Iím a freelance journalist and published poet, based in Manchester.
Beyond the fringe
The new production at the Royal Exchange is set in barbers shops from Lagos to South London. Not much haircutting takes place. Aside from the fact that the actors are - presumably - not qualified hairstylists, none of the characters are remotely hirsute.
We soon realise that barber-shop life is much more to do with the companionship, arguments and jokes which fill the space between the occasional snips. It is based on writer Inua Ellams' own experience and six weeks of research in travelling through the African continent.
Debate centres around the merits of various African leaders and the battle of the sexes and the generations. This being an all-male ensemble, conversation also returns, like clockwork, to the lingua franca of football - especially Chelsea FC. Only when there is one customer and one barber do doubts and anxieties dare rear their troubled heads explicitly.
The Cast of 'Barber Shop Chronicles'. Photograph by Marc Brenner.
In the main, it's a high energy evening (arrive early and you might get invited on the stage to dance). In one respect it is like the previous production at the Royal Exchange - Mother Courage - in the way each scene ends with a song (and a dance). Except there wasn't much Afrobeat and Grime music in Mother Courage.
As with Mother Courage, I found that I missed the occasional word. But this quibble with the theatre-in-the-round setting is more than made up for by the freedom it gives the actors to tune into audience reactions.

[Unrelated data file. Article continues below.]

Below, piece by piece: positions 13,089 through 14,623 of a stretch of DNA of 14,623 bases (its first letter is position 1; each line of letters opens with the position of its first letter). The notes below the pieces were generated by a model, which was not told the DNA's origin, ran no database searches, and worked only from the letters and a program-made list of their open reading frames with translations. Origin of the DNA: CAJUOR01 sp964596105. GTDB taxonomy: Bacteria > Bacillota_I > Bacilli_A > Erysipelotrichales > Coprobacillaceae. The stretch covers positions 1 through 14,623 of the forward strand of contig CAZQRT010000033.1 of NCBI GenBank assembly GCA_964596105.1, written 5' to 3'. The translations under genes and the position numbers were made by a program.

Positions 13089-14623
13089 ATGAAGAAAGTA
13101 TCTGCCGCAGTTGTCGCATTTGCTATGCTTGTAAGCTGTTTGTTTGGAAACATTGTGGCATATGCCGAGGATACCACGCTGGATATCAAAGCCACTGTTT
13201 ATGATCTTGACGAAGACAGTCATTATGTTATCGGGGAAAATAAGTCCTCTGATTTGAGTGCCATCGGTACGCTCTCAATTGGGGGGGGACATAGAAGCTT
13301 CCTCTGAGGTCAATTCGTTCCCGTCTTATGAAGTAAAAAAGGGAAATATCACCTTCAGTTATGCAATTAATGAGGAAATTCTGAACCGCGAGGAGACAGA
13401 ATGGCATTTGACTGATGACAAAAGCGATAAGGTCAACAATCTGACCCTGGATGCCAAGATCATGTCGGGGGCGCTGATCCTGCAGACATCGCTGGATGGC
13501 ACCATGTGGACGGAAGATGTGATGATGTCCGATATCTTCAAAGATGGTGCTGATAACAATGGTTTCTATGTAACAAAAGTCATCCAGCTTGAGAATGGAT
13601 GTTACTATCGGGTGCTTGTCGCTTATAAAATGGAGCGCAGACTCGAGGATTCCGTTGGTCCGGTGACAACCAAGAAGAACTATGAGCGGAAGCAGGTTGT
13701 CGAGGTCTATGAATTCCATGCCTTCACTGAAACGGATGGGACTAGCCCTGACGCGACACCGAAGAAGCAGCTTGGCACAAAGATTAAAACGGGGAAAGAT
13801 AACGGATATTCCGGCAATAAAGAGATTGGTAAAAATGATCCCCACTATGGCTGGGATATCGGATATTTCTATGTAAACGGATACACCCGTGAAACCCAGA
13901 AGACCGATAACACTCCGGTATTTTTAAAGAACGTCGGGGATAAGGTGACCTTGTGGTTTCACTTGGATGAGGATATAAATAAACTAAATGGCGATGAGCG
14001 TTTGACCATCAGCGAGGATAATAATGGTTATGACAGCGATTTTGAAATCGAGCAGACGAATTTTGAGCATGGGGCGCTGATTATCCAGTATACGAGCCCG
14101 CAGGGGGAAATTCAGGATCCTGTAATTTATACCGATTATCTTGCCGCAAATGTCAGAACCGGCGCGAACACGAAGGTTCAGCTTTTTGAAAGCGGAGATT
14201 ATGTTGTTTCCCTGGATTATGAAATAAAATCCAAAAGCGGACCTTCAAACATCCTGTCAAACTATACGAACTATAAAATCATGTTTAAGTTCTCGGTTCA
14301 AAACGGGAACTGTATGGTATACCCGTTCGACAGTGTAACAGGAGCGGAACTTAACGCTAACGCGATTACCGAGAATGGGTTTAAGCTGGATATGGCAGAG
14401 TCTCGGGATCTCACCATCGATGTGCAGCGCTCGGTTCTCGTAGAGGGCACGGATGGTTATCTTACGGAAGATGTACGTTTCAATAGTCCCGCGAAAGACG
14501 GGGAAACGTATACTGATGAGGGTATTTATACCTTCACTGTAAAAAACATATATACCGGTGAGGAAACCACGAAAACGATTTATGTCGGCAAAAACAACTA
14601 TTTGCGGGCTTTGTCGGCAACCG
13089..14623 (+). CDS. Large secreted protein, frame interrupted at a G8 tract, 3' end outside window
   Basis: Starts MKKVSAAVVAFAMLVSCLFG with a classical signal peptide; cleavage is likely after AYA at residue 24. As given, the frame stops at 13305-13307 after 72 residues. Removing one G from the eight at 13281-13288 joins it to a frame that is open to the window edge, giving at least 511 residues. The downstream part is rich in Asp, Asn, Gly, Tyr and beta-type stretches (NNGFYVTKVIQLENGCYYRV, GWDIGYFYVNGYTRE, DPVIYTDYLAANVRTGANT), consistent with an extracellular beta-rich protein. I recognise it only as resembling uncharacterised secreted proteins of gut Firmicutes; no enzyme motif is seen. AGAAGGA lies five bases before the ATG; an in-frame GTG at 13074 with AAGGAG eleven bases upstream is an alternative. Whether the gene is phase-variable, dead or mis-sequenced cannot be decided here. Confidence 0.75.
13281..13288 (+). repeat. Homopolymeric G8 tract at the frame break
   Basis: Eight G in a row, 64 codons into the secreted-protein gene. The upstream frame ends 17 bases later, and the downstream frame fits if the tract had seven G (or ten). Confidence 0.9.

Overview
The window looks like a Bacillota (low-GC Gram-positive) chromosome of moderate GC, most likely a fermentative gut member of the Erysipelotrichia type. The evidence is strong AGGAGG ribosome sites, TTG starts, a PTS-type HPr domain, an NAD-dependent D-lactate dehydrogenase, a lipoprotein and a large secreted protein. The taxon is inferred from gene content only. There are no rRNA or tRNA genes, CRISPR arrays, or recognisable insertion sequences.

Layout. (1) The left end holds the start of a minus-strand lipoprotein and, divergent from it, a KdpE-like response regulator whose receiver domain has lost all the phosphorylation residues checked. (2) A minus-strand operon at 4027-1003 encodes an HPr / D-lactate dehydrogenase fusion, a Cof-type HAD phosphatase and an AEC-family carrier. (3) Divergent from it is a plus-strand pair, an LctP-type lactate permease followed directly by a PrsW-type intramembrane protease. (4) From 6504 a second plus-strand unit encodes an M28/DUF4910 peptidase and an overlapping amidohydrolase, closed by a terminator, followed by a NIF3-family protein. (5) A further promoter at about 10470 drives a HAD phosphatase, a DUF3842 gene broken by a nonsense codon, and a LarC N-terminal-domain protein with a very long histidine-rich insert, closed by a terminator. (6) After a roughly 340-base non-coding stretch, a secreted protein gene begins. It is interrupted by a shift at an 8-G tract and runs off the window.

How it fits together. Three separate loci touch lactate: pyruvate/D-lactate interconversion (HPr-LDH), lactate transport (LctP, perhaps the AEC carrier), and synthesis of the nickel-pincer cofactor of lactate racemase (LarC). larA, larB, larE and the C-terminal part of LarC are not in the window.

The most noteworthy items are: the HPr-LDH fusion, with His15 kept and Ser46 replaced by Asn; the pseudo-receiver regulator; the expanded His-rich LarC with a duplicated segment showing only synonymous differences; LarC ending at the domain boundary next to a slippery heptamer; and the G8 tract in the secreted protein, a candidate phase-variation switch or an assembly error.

Demmy Ladipo is terrific value in his three roles. He has hypnotic timing and an ability to rattle out syllables as his stories build to their crescendo. The drumbeat rhythm is a double blessing as his boasts about women would probably result in embarrassed silence if they were voiced by an old Etonian.
Mohammed Mansaray, Ade Dee Haastrup and Elander Moore. Photograph by Marc Brenner.
The episodic structure of Inua Ellams' play - performed without an interval - gives it a terrific tempo. But, in some moments, I felt I had not invested enough to truly care about the characters (especially Samuel [Mohammed Mansaray]) when the 'banter' finally gave way to the layers of pain underneath.
That said, the last scene between Emmanuel (Anthony Ofoegbu, Circle Mirror Transformation ) and Ethan (Elander Moore) is genuinely touching and inspiring.
Barber Shop Chronicles, directed by Bijan Sheibani, cuts close to the bone but it does so in a bewitchingly entertaining way. It is a play about serious themes but it is also fun enough to be 'something for the weekend'.
Jo Servi and Emmanuel Ighodaro. Photograph by Marc Brenner.